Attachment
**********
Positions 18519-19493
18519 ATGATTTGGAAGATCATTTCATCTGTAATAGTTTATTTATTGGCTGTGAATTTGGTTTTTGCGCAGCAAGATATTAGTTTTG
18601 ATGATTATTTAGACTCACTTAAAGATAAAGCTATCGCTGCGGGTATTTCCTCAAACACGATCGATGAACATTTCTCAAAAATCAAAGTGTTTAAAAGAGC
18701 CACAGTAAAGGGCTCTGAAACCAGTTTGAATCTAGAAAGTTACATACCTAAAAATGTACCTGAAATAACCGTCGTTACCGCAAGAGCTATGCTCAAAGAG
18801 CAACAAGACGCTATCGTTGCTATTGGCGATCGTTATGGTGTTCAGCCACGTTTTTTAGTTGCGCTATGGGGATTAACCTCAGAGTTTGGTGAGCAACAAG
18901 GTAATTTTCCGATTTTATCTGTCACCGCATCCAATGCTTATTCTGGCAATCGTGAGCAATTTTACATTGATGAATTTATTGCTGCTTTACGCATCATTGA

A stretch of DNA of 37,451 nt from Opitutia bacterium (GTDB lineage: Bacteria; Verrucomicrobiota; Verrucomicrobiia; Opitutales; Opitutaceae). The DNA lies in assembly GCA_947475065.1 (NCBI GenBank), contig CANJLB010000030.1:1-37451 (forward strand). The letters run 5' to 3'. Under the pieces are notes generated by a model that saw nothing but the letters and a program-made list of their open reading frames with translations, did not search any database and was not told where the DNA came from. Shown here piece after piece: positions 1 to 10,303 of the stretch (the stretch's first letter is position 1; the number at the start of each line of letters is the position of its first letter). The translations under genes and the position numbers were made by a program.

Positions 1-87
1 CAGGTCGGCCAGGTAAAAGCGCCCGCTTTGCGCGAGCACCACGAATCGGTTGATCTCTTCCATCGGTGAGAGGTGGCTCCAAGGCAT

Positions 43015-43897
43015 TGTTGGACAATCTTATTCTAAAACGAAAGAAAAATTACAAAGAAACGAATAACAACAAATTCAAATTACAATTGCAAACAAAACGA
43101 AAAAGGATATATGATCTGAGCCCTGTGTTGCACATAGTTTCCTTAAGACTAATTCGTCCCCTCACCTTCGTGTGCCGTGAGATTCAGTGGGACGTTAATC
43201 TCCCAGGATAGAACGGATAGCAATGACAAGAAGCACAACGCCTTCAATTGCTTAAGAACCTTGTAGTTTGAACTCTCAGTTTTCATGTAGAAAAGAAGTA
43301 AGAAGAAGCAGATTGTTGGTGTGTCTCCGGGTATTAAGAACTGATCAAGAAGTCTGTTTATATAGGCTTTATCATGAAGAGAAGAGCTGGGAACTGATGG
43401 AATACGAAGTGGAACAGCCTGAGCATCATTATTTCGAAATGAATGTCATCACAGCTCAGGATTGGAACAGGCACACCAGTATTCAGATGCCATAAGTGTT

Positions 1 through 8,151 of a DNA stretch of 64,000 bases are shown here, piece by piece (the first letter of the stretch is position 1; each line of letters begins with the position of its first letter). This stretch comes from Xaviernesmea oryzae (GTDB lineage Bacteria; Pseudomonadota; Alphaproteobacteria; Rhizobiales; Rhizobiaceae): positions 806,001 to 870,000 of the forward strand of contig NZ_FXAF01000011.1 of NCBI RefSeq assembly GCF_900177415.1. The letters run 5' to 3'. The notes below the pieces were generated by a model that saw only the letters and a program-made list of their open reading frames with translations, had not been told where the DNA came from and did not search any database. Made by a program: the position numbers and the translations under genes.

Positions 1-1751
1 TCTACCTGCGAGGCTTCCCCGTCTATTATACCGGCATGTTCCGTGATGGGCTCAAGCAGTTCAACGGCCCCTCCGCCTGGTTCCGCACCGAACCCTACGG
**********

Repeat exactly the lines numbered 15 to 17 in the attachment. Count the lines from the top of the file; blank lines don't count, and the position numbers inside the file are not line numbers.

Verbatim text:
43401 AATACGAAGTGGAACAGCCTGAGCATCATTATTTCGAAATGAATGTCATCACAGCTCAGGATTGGAACAGGCACACCAGTATTCAGATGCCATAAGTGTT

Positions 1 through 8,151 of a DNA stretch of 64,000 bases are shown here, piece by piece (the first letter of the stretch is position 1; each line of letters begins with the position of its first letter). This stretch comes from Xaviernesmea oryzae (GTDB lineage Bacteria; Pseudomonadota; Alphaproteobacteria; Rhizobiales; Rhizobiaceae): positions 806,001 to 870,000 of the forward strand of contig NZ_FXAF01000011.1 of NCBI RefSeq assembly GCF_900177415.1. The letters run 5' to 3'. The notes below the pieces were generated by a model that saw only the letters and a program-made list of their open reading frames with translations, had not been told where the DNA came from and did not search any database. Made by a program: the position numbers and the translations under genes.

Positions 1-1751